1796 TOKEN MYDDELTON
1796 Myddelton Token, One of Only 15-20 Examples Known1796 TOKEN Myddelton Token PR 62 PCGS. Silver. Breen-1073. The Myddelton token is widely regarded as the most beautiful "American" coin of the Colonial and early Federal periods. Philip Parry Price Myddelton obtained a large tract of land in Kentucky, and he persuaded hundreds of English farmers to emigrate to his lands in the mid-1790s. In order to provide coinage for his new lands, Myddelton went to the Boulton & Watt Soho Mint in Birmingham, England and placed an order for sample halfpence using dies prepared by Conrad H. Kuechler. The obverse depicts Hope presenting two children to Liberty. A wreathed seedling, the symbol of Myddelton's project, is in the middle. A dejected Britannia is seated on the reverse. Her inverted spear, as well as the toppled fasces and scales of justice, are in obvious reference to the British defeat at Yorktown. The first coins were presented to Myddelton on March 8, 1796. In August of that year, however, Myddelton was charged with treason and imprisoned by British authorities, thus ending his project for the settlement of Kentucky.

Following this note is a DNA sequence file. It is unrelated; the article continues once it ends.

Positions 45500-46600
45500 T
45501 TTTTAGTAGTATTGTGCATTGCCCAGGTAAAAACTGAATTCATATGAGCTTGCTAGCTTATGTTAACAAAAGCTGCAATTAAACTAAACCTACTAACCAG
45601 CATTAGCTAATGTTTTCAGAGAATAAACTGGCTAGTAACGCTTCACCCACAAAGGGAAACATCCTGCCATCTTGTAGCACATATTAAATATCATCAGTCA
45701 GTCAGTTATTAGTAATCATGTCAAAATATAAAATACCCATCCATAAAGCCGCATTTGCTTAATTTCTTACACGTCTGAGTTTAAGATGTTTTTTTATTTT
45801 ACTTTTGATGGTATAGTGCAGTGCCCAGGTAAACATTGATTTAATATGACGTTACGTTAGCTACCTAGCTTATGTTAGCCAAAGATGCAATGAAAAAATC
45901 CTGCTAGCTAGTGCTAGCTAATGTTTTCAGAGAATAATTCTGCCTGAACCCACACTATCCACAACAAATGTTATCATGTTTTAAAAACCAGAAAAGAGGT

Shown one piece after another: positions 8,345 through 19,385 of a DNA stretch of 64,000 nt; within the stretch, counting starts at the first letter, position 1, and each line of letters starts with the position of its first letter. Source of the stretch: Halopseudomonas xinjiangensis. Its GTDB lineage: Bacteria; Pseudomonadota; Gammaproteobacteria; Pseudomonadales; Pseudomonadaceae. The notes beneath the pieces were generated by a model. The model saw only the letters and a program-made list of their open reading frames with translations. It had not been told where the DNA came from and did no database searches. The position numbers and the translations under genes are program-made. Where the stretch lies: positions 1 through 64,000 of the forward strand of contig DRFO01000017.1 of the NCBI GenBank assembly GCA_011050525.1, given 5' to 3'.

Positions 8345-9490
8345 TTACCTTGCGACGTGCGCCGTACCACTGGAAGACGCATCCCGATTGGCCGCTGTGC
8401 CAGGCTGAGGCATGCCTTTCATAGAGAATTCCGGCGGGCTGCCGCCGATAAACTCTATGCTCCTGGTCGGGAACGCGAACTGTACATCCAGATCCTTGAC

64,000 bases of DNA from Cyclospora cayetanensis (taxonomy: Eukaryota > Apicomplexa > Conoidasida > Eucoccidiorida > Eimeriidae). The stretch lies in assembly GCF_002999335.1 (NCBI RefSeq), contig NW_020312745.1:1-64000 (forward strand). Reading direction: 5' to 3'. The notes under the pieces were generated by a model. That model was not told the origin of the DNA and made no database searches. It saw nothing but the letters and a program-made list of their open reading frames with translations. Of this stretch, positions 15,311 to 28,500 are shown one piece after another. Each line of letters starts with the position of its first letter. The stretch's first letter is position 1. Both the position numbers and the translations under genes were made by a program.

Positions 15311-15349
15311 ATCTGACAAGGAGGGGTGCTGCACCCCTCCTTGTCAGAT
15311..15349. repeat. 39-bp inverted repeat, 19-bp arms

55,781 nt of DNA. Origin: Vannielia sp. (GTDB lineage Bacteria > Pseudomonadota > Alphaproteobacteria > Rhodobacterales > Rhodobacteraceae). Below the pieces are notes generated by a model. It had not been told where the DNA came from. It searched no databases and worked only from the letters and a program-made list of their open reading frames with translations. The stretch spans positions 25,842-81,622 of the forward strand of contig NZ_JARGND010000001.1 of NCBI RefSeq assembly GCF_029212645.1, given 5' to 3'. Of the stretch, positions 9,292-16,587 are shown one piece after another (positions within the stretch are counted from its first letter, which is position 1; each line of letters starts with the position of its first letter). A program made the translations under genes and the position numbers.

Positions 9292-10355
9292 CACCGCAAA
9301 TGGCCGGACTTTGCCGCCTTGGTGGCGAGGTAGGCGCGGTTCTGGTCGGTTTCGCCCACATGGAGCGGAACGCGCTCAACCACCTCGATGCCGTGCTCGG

PCGS has mounted this coin backward, and, from this point forward in the description, we will use their interpretation of obverse and reverse. This coin displays a small planchet void (as struck) in the upper reverse field, and there is a small dark spot just to the left of the seedling. These two features establish this example as the plate coin in Breen's 1988 Encyclopedia. Both side are gorgeously toned in lilac-gray patina with beautiful multicolored undertones. Hairlines are evident at a few angles, but these are neither excessive in number nor unduly distracting. As befits a specimen striking, the devices are all crisply impressed. Listed on page 56 of the current Guide Book. (PCGS# 649)
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